A study published online in February 2019 by the Journal of Nutrition, Health & Aging found that "dietary protein intakes were significantly lower in older age groups, with up to 46 percent of the oldest adults not meeting the protein intake recommendation" of at least 1.2 grams per kilogram of body weight per day. Tufts recommends enjoying a variety of protein sources, including poultry, fish, lean meat, beans and nuts to ensure older adults' protein needs are covered; active seniors may need more.
Vitamins and Minerals
Calcium and Vitamin B12
"Vitamins and minerals are two of the main types of nutrients that your body needs to survive and stay healthy," writes the National Institute on Aging (NIA), which considers those aged 51 and over to be "older adults." All nutrients are necessary, but the NIA identifies calcium and vitamin B12 as two that are especially key for seniors.
"Calcium is a mineral that is important for strong bones and teeth, so there are special recommendations for older people who are at risk for bone loss," they explain. Good sources include dairy products, soybeans, canned sardines with bones and dark-green leafy veggies.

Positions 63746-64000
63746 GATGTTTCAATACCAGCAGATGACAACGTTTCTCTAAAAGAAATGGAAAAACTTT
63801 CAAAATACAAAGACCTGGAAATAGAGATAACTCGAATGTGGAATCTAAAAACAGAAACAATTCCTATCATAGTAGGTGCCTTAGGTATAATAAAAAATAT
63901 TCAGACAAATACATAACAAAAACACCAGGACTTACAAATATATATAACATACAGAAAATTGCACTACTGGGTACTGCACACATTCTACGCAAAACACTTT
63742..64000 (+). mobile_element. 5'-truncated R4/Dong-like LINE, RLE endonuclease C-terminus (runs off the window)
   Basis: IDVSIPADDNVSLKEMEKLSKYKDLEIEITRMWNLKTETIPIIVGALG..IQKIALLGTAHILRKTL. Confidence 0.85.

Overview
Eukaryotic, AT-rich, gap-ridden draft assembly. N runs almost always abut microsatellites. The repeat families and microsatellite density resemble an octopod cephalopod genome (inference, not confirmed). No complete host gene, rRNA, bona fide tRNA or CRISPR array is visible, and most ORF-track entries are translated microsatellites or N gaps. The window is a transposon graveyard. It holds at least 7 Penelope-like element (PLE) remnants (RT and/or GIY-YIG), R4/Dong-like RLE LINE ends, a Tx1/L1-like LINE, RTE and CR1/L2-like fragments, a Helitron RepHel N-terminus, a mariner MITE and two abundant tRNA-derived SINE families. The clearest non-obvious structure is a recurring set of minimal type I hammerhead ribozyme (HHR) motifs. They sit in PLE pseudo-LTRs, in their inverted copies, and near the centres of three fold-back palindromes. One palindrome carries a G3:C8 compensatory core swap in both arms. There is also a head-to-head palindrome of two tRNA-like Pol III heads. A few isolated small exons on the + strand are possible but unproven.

Vitamin B12, by contrast, "is needed to form red blood cells and DNA," says the HSPH. "It is also a key player in the function and development of brain and nerve cells." Food sources of this important nutrient include liver, eggs, fish, shellfish, poultry and dairy products.
But as the NIA explains, "Some people over age 50 have trouble absorbing the vitamin B12 found naturally in foods. They may need to take vitamin B12 supplements and eat foods fortified with this vitamin."
There are many health and societal issues that can affect older adults' nutrition, and they vary from person to person.
Medical Conditions Affecting Nutrition